Friday, July 25, 2014

Detail #92: Adjective case congruence blocking

Imagine, if you will, a language where adjectives and nouns normally have case and number congruence, and adjectives precede nouns. However, genitives and some other attributes may appear anywhere  among the adjectives, thus:

John's red house
red John's house
Some difference in meaning is possible with regards to these: in a situation where a distinction between alternatives is being made, the foremost marks the distinguishing attribute. That is "John's red house" pinpoints that out of the red houses, it is John's house that is of interest. The other order pinpoints that out of John's houses, it's the red one that is being referred to.

Now, in this language, there's a further complication: for cases other than nominative, the case congruence fails whenever a genitive is inserted between an adjective and a noun, and the adjective is marked for the default case (viz. the accusative in the language I am imagining, although nominative could possibly be a good option as well - with the accusative as a default case, there's just an additional possible quirk: nominative congruence doesn't fail!)
John's red-at house-at
red-acc John's house-at
However, the genitive is also used for the first noun in apposition in compound-like lexical units composed of two nouns. In such a case, congruence is not affected.

This idea is basically inspired by various weird congruence things in Finnish:

  • an almost closed class of expressions where the adjective or determiner is in any number of cases, but the noun is in either the partitive or the instructive (~instrumental). Admittedly, this is pretty different from the idea given, but it's still an interesting non-standard congruence thing. Examples of such expressions are "pitkäksi aikaa" (in a long time, long-translative time-partitive), "monella tavoin" (in many ways, many-on manner-instructive)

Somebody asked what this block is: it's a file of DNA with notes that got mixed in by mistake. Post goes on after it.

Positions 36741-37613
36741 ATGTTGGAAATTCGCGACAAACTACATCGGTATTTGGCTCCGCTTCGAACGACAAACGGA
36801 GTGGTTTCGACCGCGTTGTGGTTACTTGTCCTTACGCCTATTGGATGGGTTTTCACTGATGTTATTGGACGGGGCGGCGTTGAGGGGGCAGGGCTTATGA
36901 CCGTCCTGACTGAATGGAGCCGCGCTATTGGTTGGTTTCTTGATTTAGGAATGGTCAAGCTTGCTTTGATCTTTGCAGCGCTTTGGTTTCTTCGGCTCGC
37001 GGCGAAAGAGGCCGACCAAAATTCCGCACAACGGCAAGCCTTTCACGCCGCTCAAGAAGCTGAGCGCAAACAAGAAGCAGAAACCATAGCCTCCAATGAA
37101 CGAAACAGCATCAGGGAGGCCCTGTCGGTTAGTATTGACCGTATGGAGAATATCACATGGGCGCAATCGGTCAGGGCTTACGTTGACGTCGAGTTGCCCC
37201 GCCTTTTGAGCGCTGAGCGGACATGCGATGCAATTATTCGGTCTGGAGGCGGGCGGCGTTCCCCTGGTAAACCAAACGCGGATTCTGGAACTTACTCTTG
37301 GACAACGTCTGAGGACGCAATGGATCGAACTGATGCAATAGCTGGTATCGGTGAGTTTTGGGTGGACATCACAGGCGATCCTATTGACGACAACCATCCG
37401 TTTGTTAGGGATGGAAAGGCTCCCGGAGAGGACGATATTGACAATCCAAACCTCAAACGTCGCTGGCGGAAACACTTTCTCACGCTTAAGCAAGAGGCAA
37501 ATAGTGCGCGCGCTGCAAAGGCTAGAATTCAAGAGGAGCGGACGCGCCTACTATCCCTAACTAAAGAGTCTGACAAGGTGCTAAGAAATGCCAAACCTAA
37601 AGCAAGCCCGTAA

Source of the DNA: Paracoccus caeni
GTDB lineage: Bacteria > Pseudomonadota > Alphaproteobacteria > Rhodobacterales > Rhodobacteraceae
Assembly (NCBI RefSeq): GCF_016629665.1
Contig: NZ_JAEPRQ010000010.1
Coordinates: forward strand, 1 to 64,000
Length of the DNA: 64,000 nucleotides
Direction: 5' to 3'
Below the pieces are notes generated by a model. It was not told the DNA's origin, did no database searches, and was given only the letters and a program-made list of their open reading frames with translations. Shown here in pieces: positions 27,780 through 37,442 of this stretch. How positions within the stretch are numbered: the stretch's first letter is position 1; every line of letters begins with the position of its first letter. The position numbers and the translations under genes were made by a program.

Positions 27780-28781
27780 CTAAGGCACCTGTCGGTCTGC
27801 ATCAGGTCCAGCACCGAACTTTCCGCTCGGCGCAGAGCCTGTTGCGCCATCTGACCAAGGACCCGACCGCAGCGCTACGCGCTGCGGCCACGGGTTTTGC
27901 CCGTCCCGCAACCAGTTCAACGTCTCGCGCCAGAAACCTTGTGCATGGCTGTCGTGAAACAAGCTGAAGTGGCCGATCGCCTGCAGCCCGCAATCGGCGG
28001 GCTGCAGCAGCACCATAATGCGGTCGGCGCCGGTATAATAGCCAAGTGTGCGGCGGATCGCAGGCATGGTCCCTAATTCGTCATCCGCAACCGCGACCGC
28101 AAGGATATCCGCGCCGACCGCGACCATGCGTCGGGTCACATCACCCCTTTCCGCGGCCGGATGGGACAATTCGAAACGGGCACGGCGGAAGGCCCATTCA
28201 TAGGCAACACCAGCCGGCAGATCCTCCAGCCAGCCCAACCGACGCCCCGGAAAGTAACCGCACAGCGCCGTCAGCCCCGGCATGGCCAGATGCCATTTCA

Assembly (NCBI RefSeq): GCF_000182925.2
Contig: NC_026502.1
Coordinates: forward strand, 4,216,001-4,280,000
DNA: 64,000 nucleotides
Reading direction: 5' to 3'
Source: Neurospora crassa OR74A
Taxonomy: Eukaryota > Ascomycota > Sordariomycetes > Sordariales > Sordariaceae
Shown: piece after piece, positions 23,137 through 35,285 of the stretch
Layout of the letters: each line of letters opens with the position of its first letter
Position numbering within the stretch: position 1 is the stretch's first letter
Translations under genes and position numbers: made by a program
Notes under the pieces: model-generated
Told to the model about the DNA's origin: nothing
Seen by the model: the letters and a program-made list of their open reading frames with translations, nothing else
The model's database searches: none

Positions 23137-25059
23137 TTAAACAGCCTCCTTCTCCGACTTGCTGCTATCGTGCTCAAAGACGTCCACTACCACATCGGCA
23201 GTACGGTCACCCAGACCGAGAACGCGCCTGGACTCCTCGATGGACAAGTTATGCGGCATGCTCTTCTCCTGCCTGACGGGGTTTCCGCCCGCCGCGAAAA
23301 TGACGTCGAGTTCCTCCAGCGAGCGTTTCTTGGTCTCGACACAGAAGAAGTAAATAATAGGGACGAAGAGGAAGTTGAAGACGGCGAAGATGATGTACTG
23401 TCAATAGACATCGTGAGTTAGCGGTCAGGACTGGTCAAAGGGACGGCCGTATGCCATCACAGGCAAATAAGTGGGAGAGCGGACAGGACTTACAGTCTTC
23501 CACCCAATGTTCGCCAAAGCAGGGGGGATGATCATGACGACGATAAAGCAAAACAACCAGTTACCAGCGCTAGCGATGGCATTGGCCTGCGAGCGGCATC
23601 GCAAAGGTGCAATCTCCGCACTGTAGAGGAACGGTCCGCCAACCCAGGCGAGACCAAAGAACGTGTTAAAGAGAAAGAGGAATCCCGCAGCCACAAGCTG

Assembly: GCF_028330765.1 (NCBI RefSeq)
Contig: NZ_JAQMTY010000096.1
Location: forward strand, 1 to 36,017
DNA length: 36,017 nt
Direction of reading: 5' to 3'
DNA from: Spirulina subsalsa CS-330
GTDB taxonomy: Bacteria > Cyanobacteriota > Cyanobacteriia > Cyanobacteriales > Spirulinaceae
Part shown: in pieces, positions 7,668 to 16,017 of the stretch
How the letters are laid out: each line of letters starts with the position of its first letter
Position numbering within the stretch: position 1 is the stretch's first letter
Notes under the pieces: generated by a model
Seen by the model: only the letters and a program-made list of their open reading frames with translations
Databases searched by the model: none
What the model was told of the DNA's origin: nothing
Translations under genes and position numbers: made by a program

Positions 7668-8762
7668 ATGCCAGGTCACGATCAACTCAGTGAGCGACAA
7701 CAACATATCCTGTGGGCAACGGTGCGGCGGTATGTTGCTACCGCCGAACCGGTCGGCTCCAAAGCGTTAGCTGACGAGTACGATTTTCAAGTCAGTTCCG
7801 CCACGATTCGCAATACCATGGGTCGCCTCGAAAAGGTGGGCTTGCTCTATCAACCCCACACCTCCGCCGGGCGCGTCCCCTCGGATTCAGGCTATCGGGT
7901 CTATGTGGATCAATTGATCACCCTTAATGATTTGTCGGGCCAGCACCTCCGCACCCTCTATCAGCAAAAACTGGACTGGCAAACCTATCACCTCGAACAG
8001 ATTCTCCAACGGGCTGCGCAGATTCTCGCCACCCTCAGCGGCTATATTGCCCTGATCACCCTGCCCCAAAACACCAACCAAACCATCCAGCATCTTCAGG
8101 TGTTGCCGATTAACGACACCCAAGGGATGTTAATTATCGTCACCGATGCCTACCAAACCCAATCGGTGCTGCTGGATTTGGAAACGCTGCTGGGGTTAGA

• weird things when numerals and determiners in the nominative appear: viisi miestä (five-(nom/acc) man-(part), nämä kahdet autot (these two-plur.nom/acc car.plur.nom/acc), nämä kahta autoa (these two-sg.part car.part)
The latter might be more relevant to this, but that's also as far as I can tell one of the things where native intuitions for Finnish speakers vary the most. 

Wednesday, July 16, 2014

Detail #91: Case forms referring to other nouns and derivative case

Consider the English construction "the [adjective] one". Now, English also permits a similar means of reference with genitives - "My dog is well-behaved while John's, quite frankly, is a menace"

English has a particular nice quirk with regards to this - one that I am not familiar with any other European language having, viz. possessive pronouns distinguishing when they're determiners (my car) or when they're standing alone (mine's bigger than yours). In other languages, the same distinction clearly is maintained, but not by ways that make the independent form distinct.

Let's go on and consider how other kinds of cases also can be used attributively - the bottle on the shelf, the house by the gorge, etc. So, how about permitting a kind of extended use of pretty much all the cases. This can get a bit tricky.